Apricots have been cultivated in Armenia, Iran and parts of India since ancient times, although the fruit's exact origin remains unknown. They were brought to Greece by Alexander the Great, while in 17th-century England, apricot oil was used to treat swelling and ulcers. Apricots are also rich in fibre and antioxidants, and are good for your blood, skin and heart health.
Sunera Perera, chef at McGettigan's JBR in Dubai, says: "Apricots are one of my favourite fruits because they are an excellent source of vitamin A (in the form of pro-vitamin A carotenoids), and a good source of vitamin C, copper, dietary fibre and potassium. During Ramadan, it is essential for everyone fasting to consume nutritional dishes that will provide them with essential vitamins and nutrients to nourish them during the day. This sage-and-apricot-stuffed chicken, made with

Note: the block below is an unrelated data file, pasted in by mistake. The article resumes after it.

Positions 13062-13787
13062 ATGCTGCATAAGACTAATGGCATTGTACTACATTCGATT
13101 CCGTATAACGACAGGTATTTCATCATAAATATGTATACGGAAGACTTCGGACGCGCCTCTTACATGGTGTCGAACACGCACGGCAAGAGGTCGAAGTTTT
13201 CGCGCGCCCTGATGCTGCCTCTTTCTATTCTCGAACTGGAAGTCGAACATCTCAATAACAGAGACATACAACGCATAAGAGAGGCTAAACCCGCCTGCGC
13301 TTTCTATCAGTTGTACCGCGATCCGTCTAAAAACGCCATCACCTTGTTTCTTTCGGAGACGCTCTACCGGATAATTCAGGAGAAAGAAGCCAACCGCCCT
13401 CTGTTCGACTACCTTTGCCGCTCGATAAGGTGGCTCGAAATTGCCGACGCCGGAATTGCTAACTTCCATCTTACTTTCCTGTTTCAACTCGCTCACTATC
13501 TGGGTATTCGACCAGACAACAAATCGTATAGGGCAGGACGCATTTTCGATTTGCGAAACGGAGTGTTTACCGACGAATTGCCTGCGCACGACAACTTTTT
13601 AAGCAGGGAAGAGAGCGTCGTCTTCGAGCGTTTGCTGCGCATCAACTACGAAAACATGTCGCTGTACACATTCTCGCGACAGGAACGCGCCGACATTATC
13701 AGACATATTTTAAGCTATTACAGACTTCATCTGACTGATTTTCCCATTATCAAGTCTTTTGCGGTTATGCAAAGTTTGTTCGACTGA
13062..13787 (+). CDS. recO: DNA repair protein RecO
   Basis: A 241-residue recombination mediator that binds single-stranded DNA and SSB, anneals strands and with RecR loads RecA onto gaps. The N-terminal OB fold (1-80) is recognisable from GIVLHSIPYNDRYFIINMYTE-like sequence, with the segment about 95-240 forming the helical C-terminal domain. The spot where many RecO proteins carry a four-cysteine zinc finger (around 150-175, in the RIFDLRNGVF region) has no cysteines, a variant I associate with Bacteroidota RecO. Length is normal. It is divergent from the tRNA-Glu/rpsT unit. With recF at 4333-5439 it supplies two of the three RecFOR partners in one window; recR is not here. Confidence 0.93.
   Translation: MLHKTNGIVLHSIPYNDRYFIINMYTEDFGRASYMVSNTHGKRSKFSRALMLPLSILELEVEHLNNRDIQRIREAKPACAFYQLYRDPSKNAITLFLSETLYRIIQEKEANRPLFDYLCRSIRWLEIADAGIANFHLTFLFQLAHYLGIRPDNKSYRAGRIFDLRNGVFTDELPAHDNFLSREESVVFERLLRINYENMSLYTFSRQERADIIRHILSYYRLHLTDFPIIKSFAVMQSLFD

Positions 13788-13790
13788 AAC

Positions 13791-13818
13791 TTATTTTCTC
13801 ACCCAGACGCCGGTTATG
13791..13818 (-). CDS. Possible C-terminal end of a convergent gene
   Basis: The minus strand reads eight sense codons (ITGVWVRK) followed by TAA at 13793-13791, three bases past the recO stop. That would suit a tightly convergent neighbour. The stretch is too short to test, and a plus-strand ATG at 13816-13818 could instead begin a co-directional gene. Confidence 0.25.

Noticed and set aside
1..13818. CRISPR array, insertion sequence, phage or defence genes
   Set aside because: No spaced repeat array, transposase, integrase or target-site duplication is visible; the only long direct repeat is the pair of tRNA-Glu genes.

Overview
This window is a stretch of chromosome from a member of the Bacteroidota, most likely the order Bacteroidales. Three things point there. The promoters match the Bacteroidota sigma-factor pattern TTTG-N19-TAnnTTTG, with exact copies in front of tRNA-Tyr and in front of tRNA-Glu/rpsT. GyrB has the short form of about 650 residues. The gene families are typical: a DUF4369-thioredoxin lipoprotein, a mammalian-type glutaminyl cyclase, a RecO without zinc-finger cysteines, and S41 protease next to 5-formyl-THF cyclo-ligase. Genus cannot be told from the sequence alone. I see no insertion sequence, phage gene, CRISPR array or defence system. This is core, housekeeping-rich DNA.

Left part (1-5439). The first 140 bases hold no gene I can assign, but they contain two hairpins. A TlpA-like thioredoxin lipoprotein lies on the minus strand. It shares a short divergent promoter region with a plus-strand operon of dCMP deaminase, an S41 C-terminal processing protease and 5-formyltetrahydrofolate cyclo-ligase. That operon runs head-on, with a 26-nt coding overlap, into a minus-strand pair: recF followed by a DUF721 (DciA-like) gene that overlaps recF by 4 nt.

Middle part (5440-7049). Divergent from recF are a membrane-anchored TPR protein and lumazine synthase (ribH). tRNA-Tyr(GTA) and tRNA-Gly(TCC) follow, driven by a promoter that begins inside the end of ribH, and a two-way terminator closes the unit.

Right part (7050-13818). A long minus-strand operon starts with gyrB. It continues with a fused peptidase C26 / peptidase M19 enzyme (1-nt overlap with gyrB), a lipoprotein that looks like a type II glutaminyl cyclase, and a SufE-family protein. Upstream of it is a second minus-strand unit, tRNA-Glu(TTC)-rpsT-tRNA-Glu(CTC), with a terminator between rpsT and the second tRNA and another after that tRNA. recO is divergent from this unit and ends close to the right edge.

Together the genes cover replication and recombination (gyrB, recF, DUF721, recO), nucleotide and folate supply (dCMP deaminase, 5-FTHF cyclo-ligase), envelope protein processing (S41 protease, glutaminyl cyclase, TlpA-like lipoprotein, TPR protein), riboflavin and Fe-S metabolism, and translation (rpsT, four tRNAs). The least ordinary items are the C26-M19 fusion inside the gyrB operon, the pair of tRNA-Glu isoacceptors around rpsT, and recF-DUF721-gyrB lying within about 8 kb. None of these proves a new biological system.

a dash of honey, is a tasty and easy-to-make dish that people can share and enjoy."
Sage-and-apricot-stuffed chicken breast (Serves two)
Ingredients for the stuffing
75g brown onion
20g dry apricots
3g orange zest
Ingredients for the chicken
2 pieces of chicken breast
80g turkey bacon
Ingredients for the accompaniments
20g garlic, chopped
Method for the stuffing
To prepare the stuffing, first slowly cook the brown onion and thyme in butter to enhance the flavour. Add the apricot and cook further to extract the fruit's richness.
Add fresh breadcrumbs to bind all the flavours and finish the stuffing with orange zest and sage, along with seasoning.
Method for the chicken
Stuff the chicken breasts and wrap with turkey bacon to keep them moist.
Slow-cook the chicken sous-vide for two hours. Finally, cook the chicken in the oven for seven to 10 minutes to give it a crispy taste.
Cook the potatoes with garlic and carrots in honey, and serve these as accompaniments.